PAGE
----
After lunch, I was able to chat with the braintrust behind this event: Kelly Juergensen of Hagerty, who serves as Territory Manager of Maryland, Delaware, and D.C., Collectors Car Corral General Manager Jonathan Lake, and NCC President Paul Seto. In addition to promoting Hagerty, Juergensen helps “keep the car culture alive in the DMV area.” She explains, “We have an annual sponsorship with the NCC and we want to provide more events to get people involved, so I brought Collectors Car Corral and NCC together to do something lighthearted around the holidays.”

NFL watch party underway.

NCC President Paul Seto notes, “This was a good opportunity when Collectors Car Corral opened their new location in Reisterstown to do something in the winter, when we have less events due to the weather.” Seto adds, “The collection of cars here is just amazing—BMW or not.” Of the cars at the facility that day, he says, “It’s always cool to see Joe Eckart’s white Lamborghini Countach that was in Wolf of Wall Street.”

That Countach was in Wolf of Wall Street.

On the topic of winter events, Juergensen pointed out that Hagerty and NCC have also been hosting BMW-specific virtual “Valuation” seminars that were started during the pandemic and has continued due to member interest. When I asked Juergensen if she had a favorite vehicle at the facility, she replied, “I come from a Jeep family, so I do love the CJ7 that’s here. I think it’s one-of-a-kind—it’s a show stopper.”

A clean Jeep CJ7.

Collectors Car Corral General Manager Jonathan Lake was more than happy to open CCC’s doors for the event, saying, “We’ve been working with Hagerty for quite some time and we have a number of clients that are BMW CCA members. We really wanted to host a venue for people to hang out, talk about cars, and relate to one another.” Lake’s favorite vehicle there? He says, “I am a little biased,” referring to his Datsun 510 station wagon parked in the facility. Lake adds, “But outside of that, I do love the red Countach because it did go through a full nut-and-bolt restoration. I can appreciate that we’re in 2022 and we get to see a classic that pristine.”

I spy a BMW 2002.

I spent the remainder of the event catching up with friends and admiring fantastic vehicles in the superbly lit building. Fellow E36 M3 owner Fabian Manan gave me some tips for my new project while I offered some advice about E30 ownership. Believe it or not, there were even non-automotive conversations when I spoke with Billy Dixon and Jeff Ramage about photography and equipment. Scratch that—we were talking about automotive photography. We tried, but it’s hard not to geek out in this “car-friendly safe space,” as Lake calls it.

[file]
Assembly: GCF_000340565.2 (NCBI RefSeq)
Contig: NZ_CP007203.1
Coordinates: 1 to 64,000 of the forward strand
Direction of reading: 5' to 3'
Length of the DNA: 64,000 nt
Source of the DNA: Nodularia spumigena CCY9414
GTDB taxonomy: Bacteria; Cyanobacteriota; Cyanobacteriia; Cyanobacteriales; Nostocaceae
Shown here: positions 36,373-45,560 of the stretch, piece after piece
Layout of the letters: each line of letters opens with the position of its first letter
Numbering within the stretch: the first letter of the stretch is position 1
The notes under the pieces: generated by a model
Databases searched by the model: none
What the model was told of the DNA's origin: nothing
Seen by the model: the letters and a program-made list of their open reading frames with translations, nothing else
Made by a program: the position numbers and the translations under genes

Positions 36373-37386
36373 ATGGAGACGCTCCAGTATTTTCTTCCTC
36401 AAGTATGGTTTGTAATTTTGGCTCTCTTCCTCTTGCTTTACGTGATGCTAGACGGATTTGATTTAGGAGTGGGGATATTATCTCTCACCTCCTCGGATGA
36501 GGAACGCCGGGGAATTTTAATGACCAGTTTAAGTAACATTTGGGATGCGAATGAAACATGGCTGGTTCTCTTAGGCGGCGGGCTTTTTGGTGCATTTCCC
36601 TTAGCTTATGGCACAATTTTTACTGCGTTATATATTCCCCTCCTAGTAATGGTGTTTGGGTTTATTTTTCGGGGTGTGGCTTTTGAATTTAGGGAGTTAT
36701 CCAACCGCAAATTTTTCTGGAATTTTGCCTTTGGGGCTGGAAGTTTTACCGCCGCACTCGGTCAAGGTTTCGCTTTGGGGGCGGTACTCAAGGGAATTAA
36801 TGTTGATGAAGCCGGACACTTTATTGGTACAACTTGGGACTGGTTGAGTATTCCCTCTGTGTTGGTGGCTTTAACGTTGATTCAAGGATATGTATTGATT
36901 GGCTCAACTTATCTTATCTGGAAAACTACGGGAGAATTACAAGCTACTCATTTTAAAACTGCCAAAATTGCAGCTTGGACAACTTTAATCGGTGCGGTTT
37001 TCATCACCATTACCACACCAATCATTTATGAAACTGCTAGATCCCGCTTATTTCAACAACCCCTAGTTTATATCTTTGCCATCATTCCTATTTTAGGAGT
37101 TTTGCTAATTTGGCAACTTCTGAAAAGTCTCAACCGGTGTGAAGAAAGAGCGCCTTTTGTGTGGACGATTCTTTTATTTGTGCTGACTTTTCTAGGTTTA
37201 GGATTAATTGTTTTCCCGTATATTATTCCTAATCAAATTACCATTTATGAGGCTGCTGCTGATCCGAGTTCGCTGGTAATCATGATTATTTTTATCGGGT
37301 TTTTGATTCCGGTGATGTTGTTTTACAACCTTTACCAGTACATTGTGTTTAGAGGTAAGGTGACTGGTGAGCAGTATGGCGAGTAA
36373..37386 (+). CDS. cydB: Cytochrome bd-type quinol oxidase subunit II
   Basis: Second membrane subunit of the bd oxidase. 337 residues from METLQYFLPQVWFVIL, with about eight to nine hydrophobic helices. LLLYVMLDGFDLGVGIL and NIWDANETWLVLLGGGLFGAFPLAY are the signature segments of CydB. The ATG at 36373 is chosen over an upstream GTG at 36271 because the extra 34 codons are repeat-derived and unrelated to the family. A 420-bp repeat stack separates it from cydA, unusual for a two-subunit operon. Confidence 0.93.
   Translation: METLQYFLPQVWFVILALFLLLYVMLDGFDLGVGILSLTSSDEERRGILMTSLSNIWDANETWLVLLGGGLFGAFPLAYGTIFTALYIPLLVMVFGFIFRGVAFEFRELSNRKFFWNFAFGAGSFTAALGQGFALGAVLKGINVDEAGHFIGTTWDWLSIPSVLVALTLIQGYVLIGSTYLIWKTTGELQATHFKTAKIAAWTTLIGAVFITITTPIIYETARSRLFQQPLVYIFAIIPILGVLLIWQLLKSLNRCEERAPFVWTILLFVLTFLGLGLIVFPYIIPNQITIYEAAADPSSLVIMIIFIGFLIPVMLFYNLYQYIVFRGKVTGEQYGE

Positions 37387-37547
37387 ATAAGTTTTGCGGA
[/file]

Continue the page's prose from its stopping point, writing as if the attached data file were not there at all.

Prior to departures, the group gathered together to send another NCC member currently in the hospital a get-well-soon video message. As everyone was together at that point, the raffle followed where yours truly took home a new black hoodie. Score!

We wish you a speedy recovery! (And also… #photographersshootingphotographers.)

The drive home consisted of consistent coolant temps, unimpeded traffic flow, and what I’m now calling Active Autowerke therapy. The sound the exhaust makes expelling gasses from that sweet S52 engine—it just melts my worries away and puts a smile on my face. The S52 3.2-liter inline six is a completely different animal than the M42 1.8-liter four cylinder in my ‘91 318iS or the N20 2.0-liter turbocharged four cylinder in my ‘15 328i wagon.

The rain isn’t so bad…

At the tail end of my 90-minute trip home, the drizzle stopped and the sun peeked through the clouds making for a lovely sunset, which was just after 4:30 p.m. It finally hit me that with the winter solstice being less than two weeks away, daylight hours are less every day. Long gone were the extended summer days with pre-6:00 a.m. sunrises post-8:00 p.m. sunsets. This short road trip also made me realize something else: I’m OK with driving my new E36 M3 project car in the rain. But I won’t drive it in the snow or on treated roads! I want to keep that undercarriage and hardware fresh. I’m not a monster. —Mike Bevels